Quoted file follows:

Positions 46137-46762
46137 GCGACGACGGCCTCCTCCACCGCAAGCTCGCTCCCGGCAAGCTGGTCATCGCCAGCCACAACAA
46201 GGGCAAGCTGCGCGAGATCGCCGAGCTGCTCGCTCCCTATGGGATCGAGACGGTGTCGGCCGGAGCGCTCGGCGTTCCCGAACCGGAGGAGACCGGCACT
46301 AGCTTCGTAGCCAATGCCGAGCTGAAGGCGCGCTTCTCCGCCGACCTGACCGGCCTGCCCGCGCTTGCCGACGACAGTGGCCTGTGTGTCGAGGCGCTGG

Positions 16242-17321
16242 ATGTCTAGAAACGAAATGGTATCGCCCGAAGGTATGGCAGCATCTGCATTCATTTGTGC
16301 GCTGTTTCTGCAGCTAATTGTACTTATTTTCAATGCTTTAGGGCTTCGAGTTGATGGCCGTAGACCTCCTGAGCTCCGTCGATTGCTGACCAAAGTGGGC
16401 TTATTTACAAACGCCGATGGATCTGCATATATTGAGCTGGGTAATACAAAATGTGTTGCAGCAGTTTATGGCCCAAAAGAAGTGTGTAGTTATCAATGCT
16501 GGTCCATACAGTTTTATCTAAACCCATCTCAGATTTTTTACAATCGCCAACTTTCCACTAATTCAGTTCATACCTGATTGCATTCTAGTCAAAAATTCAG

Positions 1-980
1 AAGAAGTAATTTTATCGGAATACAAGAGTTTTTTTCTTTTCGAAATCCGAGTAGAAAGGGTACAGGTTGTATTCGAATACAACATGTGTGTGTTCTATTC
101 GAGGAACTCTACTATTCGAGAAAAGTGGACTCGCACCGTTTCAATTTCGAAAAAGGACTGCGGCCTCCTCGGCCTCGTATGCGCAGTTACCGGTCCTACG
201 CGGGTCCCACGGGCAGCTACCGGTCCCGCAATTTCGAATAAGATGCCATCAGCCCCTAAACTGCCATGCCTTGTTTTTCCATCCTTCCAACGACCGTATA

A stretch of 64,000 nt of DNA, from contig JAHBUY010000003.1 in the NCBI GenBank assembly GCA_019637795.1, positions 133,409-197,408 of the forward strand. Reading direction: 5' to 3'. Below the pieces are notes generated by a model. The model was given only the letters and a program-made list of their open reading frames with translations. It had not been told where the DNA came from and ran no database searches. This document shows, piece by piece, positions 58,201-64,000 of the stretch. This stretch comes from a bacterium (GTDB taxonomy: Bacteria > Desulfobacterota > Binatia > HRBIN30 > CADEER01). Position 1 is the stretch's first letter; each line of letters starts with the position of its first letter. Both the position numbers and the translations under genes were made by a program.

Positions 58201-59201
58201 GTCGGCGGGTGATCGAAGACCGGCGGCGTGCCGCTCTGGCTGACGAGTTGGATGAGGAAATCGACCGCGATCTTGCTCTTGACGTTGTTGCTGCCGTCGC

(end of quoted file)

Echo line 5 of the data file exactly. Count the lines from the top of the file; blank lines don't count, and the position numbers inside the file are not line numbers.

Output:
Positions 16242-17321